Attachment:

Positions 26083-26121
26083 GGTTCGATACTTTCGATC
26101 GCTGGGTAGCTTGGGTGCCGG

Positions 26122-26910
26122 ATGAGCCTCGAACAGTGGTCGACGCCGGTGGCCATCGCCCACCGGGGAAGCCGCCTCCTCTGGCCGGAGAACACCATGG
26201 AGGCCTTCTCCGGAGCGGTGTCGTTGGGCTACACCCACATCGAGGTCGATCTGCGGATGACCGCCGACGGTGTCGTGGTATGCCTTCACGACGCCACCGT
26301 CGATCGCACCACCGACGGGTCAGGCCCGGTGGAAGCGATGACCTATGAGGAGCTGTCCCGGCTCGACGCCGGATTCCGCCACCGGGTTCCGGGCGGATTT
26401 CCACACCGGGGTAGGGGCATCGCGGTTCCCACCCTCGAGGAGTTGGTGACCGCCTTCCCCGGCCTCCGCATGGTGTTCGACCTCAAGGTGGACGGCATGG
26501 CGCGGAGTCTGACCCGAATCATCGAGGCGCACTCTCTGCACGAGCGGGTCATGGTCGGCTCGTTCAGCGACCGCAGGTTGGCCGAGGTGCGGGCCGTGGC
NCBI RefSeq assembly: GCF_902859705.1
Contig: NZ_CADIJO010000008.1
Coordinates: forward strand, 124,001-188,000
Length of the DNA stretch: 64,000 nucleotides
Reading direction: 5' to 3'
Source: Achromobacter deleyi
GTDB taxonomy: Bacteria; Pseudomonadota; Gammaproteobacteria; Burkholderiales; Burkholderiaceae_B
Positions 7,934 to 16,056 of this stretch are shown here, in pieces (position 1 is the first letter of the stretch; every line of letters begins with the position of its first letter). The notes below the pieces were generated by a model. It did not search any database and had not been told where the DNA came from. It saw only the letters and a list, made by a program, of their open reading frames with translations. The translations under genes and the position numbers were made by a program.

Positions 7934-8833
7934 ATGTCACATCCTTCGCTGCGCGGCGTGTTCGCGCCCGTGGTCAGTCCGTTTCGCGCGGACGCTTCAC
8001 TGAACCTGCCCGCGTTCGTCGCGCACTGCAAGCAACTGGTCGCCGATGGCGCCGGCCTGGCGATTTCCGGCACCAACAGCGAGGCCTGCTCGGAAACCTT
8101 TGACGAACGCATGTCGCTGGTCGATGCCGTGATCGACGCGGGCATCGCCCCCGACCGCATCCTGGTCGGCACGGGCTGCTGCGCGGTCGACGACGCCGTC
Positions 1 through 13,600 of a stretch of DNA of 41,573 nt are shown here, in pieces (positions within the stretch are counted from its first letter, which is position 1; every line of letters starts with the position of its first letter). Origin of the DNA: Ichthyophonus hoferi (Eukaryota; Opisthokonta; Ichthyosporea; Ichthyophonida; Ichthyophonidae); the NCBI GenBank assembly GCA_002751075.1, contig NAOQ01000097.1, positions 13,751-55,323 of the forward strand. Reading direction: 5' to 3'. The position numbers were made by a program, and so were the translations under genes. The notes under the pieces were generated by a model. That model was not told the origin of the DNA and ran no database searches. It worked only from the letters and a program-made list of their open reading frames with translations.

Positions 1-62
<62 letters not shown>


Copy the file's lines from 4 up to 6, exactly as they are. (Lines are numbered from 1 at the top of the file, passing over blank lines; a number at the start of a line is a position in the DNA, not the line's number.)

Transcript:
Positions 26122-26910
26122 ATGAGCCTCGAACAGTGGTCGACGCCGGTGGCCATCGCCCACCGGGGAAGCCGCCTCCTCTGGCCGGAGAACACCATGG
26201 AGGCCTTCTCCGGAGCGGTGTCGTTGGGCTACACCCACATCGAGGTCGATCTGCGGATGACCGCCGACGGTGTCGTGGTATGCCTTCACGACGCCACCGT